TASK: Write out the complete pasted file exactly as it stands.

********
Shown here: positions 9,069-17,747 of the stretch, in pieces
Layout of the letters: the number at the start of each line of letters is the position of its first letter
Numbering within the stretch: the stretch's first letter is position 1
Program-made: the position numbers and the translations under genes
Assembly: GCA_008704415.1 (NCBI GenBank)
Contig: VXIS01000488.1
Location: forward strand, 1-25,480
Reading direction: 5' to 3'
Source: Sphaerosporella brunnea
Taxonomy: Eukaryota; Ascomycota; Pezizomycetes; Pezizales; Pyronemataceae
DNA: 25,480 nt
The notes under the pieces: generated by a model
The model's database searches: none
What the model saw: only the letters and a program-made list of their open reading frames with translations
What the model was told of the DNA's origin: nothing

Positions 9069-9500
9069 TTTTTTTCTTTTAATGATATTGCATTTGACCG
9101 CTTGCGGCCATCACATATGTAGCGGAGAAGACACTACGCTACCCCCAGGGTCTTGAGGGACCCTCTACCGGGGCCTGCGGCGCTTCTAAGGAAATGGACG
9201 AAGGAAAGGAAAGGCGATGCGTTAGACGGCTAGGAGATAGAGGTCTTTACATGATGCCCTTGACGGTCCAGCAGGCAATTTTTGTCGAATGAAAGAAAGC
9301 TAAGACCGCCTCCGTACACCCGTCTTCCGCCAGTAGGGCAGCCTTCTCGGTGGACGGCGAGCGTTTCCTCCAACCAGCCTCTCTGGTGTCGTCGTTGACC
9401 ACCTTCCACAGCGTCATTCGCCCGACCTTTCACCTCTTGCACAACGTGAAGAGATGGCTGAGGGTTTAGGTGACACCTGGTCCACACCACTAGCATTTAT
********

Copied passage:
Shown here: positions 9,069-17,747 of the stretch, in pieces
Layout of the letters: the number at the start of each line of letters is the position of its first letter
Numbering within the stretch: the stretch's first letter is position 1
Program-made: the position numbers and the translations under genes
Assembly: GCA_008704415.1 (NCBI GenBank)
Contig: VXIS01000488.1
Location: forward strand, 1-25,480
Reading direction: 5' to 3'
Source: Sphaerosporella brunnea
Taxonomy: Eukaryota; Ascomycota; Pezizomycetes; Pezizales; Pyronemataceae
DNA: 25,480 nt
The notes under the pieces: generated by a model
The model's database searches: none
What the model saw: only the letters and a program-made list of their open reading frames with translations
What the model was told of the DNA's origin: nothing

Positions 9069-9500
9069 TTTTTTTCTTTTAATGATATTGCATTTGACCG
9101 CTTGCGGCCATCACATATGTAGCGGAGAAGACACTACGCTACCCCCAGGGTCTTGAGGGACCCTCTACCGGGGCCTGCGGCGCTTCTAAGGAAATGGACG
9201 AAGGAAAGGAAAGGCGATGCGTTAGACGGCTAGGAGATAGAGGTCTTTACATGATGCCCTTGACGGTCCAGCAGGCAATTTTTGTCGAATGAAAGAAAGC
9301 TAAGACCGCCTCCGTACACCCGTCTTCCGCCAGTAGGGCAGCCTTCTCGGTGGACGGCGAGCGTTTCCTCCAACCAGCCTCTCTGGTGTCGTCGTTGACC
9401 ACCTTCCACAGCGTCATTCGCCCGACCTTTCACCTCTTGCACAACGTGAAGAGATGGCTGAGGGTTTAGGTGACACCTGGTCCACACCACTAGCATTTAT